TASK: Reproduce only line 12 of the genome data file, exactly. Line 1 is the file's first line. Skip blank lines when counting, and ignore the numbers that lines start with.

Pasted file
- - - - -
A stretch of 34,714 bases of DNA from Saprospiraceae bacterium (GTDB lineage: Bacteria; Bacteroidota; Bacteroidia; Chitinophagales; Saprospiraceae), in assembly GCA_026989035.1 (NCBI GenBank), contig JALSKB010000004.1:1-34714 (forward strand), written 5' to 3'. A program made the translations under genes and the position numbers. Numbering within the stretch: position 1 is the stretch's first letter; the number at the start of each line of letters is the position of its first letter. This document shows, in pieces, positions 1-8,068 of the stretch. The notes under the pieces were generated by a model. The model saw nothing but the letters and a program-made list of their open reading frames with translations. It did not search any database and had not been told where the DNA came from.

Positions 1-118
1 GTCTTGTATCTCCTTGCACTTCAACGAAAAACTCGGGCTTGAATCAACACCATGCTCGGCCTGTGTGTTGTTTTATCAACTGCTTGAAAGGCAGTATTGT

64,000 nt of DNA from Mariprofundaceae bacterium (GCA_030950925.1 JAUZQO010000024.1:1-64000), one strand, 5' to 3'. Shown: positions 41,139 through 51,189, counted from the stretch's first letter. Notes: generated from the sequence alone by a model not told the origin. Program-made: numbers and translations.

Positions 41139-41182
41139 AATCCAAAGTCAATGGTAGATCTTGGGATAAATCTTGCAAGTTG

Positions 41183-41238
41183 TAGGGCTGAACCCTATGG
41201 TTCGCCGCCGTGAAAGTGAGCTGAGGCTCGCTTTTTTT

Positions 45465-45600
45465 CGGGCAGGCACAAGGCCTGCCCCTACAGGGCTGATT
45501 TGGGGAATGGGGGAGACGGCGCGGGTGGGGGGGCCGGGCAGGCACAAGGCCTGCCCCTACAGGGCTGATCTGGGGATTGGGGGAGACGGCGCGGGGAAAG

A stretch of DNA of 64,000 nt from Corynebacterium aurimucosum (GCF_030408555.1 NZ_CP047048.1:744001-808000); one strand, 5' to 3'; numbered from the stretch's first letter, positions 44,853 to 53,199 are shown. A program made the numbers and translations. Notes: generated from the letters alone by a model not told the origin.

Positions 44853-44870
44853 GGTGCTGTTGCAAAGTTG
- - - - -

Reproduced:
45501 TGGGGAATGGGGGAGACGGCGCGGGTGGGGGGGCCGGGCAGGCACAAGGCCTGCCCCTACAGGGCTGATCTGGGGATTGGGGGAGACGGCGCGGGGAAAG